Asteriods enhancement kits could extend the number of digits in the scores and save the scores after powering it down. In the original Asteroids, high scores were huge, so this feature refreshed Asteriods significantly without doing a lot of changes. The enhancement kits were simple to install, just yank out a chip, plug in the enchancement board.
Pac Man Plus from 1981 speeds up the play of Pac Man and changes the maze color. In addition the fruit and bonuses are changed, etc. You’d also get a new marquee for your cabinet. Cheap easy way to renew your existing game.
This would have been really useful if you only had a few machines in a bowling alley or tavern.
My favorite enhancement kit is for Dragon’s Lair called Super Don Quixote!
This leads back to Ms Pac Man. There were students at MIT who started messing around with coinop boards. They messed around with their own enhancement board, started a company General Computing Corporation to sell enhancement boards for existing games. What’s interesting about the boards is that they’re meant to physically draw in new players (new attract mode and sounds, etc). Companies used to publish the circuit boards for repair but that made them too easy to hack so they stopped doing it. By this time the games were running largely in software. The hackers would reverse engineer everything. The MIT guys would use microprocessor emulation systems to do tests and figure out how the existing code worked, and find a minimalist way to change the code.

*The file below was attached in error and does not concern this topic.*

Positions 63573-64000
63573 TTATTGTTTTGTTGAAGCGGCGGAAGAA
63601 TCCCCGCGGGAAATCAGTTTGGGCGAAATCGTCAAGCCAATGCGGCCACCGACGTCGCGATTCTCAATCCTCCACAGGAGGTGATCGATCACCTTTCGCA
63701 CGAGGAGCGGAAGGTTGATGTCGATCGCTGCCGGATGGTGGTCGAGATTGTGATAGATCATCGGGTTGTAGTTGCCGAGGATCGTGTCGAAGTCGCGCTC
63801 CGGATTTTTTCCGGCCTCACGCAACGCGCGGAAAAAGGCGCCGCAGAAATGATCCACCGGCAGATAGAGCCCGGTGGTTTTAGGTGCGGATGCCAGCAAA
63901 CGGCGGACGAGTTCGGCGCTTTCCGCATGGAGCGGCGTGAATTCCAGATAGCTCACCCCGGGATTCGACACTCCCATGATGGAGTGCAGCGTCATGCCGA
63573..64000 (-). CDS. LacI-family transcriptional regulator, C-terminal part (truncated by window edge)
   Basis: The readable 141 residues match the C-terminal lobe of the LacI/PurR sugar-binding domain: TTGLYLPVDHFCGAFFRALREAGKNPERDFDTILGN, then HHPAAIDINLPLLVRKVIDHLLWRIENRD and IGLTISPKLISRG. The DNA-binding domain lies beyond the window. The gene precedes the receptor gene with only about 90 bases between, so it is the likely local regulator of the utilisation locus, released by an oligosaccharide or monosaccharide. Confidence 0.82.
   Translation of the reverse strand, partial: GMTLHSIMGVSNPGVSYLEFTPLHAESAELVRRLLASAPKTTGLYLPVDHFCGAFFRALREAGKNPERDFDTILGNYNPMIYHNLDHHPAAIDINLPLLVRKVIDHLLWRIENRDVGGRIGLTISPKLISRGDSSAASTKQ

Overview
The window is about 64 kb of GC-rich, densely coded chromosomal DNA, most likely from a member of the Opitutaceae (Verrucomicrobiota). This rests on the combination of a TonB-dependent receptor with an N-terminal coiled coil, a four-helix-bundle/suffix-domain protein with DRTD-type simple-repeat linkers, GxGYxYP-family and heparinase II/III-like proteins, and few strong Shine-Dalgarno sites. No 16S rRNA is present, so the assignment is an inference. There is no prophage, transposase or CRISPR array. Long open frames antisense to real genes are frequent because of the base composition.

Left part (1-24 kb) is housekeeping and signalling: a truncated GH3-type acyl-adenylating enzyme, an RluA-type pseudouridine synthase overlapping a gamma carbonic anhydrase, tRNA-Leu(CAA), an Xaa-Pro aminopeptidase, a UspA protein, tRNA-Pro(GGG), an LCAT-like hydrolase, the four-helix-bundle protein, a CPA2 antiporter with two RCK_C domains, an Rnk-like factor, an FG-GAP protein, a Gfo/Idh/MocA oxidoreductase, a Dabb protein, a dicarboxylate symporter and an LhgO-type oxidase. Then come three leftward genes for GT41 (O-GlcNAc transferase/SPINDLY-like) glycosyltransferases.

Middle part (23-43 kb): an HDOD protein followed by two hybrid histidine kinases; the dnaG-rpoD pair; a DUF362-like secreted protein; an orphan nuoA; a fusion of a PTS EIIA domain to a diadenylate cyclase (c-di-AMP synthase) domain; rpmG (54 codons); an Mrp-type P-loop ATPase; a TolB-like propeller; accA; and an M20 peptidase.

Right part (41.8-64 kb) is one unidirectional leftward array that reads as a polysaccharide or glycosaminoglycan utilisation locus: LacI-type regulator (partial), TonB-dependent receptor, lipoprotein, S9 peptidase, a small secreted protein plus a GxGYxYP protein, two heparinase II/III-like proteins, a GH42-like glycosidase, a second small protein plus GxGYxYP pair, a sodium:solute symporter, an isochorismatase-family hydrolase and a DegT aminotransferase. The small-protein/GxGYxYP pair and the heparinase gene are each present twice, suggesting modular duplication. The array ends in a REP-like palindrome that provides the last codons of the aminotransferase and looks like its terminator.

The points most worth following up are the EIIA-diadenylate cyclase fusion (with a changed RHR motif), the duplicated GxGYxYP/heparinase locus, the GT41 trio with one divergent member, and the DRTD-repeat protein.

Maybe they’d change 5%-10% of the code itself. There were a few ways to distribute the kits. One is to distribute ROMs, but people could copy the ROMs. There were interesting questions about selling a 10% modification on 90% code other people wrote, apparanltly it was legal. GCC did a lot of hardware extensions to the Atari consoles eventually and even designed the 7800.
Pac Man was a good target for enhancements. There was a game called Crazy Otto, sometimes called Pac Man With Legs, looked basically just like Ms Pac Man with a different protagonist. 
For major gameplay changes: four different mazes in four different colors. A feeling of progress. Different, more random monster behaviors (Pac Man had deterministic monsters so you could memorize a way to beat each level). Bonus objects such as fruits moved around the screen. And then narrative intermissions. Otto had Anna chasing him around on the screen. Crazy Otto was entirely Ms Pac Man.